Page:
Category Archives: Data Point Tuesday

The Woodstock For HR

The competitive world of HR Conferences may be changing forever. And that’s not a bad thing, in my opinion. Innovation is happening in this space – from stronger SHRM state conference offerings, to an additional HR technology-related conference (HR Tech World) being introduced in the U.S,, to other new entries – all designed to disrupt the usual HR conference offerings and deliver greater value to attendees.

The best example of this is the WorkHuman conference, held last month in Phoenix. With well over 1,700 attendees and almost no corporate sponsors (except for the organizer, Globoforce), the focus was on engaging, useful, envelope-edge pushing content and nurturing/inspiring attendee experiences. Described as “the Woodstock for HR” by Globoforce CEO, Eric Mosley, WorkHuman isn’t our parents’ HR conference. Heck, it isn’t even our HR conference.

Re-certification credit opportunities abounded, but the focus of WorkHuman – unlike many of the really large HR conferences – was on the attendee experience. From early morning yoga and runs or walks, to healthy snack breaks, to half-hour content blocks (how many one-hour sessions can you attend in a two-day conference?), to lobby-area snackable content presentations, to blockbuster keynote speakers:  this conference is changing how HR does conferences and I see its impact on almost every other HR-related conference I attend.

It’s true that I advised the organizers on their first two conferences, but I came as an attendee this year and was thrilled to see that, despite its rapid growth (year one:  300+ attendees; year two: 600+ attendees), its focus on engaging the full human attendee has not wavered. Any time you get more than 1,500 conference attendees, the organizers tend to focus on 1) logistics, 2) schedules, and 3) sponsors/exhibitors. The people who attend become “blocks” that need to be moved around, That hasn’t happened at WorkHuman. Attendees arrive as humans and leave as engaged and inspired humans.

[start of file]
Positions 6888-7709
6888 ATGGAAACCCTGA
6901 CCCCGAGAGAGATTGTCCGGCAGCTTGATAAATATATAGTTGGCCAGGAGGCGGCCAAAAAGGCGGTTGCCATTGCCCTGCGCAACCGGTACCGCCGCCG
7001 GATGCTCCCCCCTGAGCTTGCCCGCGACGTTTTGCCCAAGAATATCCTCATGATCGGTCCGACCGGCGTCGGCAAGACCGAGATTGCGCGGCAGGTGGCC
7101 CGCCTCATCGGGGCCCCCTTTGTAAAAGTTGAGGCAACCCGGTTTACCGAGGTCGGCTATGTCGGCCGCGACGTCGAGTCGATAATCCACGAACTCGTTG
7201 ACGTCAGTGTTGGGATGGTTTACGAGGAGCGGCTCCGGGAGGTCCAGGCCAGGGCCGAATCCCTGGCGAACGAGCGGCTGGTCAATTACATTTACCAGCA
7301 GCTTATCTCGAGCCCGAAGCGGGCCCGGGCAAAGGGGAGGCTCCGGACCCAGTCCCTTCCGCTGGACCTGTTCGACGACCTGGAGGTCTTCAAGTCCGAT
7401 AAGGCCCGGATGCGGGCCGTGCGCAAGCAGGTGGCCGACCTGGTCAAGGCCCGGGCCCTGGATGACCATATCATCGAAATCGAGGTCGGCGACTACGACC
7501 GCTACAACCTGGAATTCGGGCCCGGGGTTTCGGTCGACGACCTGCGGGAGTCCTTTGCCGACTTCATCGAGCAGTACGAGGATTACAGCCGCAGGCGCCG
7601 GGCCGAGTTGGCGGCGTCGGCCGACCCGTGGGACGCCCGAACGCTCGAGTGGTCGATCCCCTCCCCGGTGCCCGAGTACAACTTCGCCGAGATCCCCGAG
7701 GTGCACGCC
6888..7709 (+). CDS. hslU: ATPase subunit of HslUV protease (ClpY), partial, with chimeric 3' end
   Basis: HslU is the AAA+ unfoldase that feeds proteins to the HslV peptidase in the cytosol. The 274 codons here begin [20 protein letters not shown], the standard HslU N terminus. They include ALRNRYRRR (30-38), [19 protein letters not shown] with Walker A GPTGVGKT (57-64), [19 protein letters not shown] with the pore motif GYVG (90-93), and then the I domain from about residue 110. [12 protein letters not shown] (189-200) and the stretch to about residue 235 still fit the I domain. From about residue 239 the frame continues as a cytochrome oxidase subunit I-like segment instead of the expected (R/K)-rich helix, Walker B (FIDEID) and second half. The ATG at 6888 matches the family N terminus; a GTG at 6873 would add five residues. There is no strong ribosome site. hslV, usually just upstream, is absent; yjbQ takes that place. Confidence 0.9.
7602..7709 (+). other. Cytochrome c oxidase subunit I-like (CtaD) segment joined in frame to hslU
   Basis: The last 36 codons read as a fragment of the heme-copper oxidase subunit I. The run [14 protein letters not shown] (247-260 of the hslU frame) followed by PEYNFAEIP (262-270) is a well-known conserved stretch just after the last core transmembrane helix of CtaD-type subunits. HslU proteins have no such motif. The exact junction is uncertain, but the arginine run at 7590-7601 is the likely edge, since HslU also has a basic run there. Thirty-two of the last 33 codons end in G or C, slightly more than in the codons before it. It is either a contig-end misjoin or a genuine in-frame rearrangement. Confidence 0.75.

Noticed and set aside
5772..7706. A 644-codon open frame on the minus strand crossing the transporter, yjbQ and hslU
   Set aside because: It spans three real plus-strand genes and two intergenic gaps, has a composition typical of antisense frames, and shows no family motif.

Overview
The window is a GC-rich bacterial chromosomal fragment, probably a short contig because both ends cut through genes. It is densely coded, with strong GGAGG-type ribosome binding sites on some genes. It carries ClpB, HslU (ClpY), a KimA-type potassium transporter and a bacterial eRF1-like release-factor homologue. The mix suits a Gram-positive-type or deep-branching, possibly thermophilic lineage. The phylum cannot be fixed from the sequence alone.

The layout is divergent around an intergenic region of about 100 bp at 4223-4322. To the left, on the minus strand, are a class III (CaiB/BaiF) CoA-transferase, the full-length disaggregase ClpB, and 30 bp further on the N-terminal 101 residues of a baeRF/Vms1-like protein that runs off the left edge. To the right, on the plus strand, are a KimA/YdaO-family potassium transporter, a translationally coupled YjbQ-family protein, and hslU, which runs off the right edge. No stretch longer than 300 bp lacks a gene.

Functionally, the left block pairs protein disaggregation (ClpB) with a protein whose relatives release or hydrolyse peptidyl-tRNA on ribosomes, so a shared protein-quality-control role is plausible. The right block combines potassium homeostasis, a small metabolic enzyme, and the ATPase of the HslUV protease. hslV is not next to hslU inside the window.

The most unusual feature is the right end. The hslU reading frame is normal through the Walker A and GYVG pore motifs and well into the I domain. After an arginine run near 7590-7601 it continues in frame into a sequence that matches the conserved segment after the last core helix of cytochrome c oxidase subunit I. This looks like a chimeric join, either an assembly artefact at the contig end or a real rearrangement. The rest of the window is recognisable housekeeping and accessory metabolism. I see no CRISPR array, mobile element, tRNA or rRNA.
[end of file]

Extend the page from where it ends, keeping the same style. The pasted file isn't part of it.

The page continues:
• Logistics

While the conference space was large, every thought was given to the humanity of the attendees. One didn’t need to walk far to get a drink of water. The signage was easily read. The venue provided rooms of appropriate size located in close proximity for the audiences – so that session sampling was possible. The “center aisle” held snack stations, a “spotlight” stage with indoor amphitheater seating for shorter more informal presentations, comfortable chairs for congregating and conversations, info stations, and cheerful, easily identified staff to answer questions and provide directions. It’s clear that the attendee was not relegated to “steerage” status at WorkHuman. They were front and center at all times.

  • Schedules

It’s true that activities started very early – but the early agenda entries were healthy and focused on strengthening the body as well as the mind, as opposed to cramming in more re-cert credits. Starting a conference day with yoga or a group run followed by a healthy breakfast seems a smart way to start a day of learning, regeneration, and inspiration.

  • Sponsors/exhibitors

The short description is that there weren’t any. Well, outside of Globoforce, the conference organizer. It’s a rather remarkable conference experience, to be focused on new ideas, on new connections, and new ways of leading rather than being sold by vendors at every step of the way. Don’t get me wrong:  I’m not anti-sponsor/exhibitor. This is just a new way of organizing. It is fitting for a conference focused on bringing humanity into our everyday organizational life to create an exhibitor-free experience. It makes sense. As the conference gets bigger and bigger, it may make business sense to bring on a few selected sponsors, but don’t look for a major exhibition hall any time soon. Attendees take away value far greater than cheap exhibitor tchotchkes at WorkHuman.

Globoforce upends the usual HR conference calculus. By investing in the WorkHuman movement, by engaging the most current speakers and content, by prioritizing the attendee experience as the most important component of an HR conference, the WorkHuman team has created – and strengthened – one of the most compelling business conference events currently available.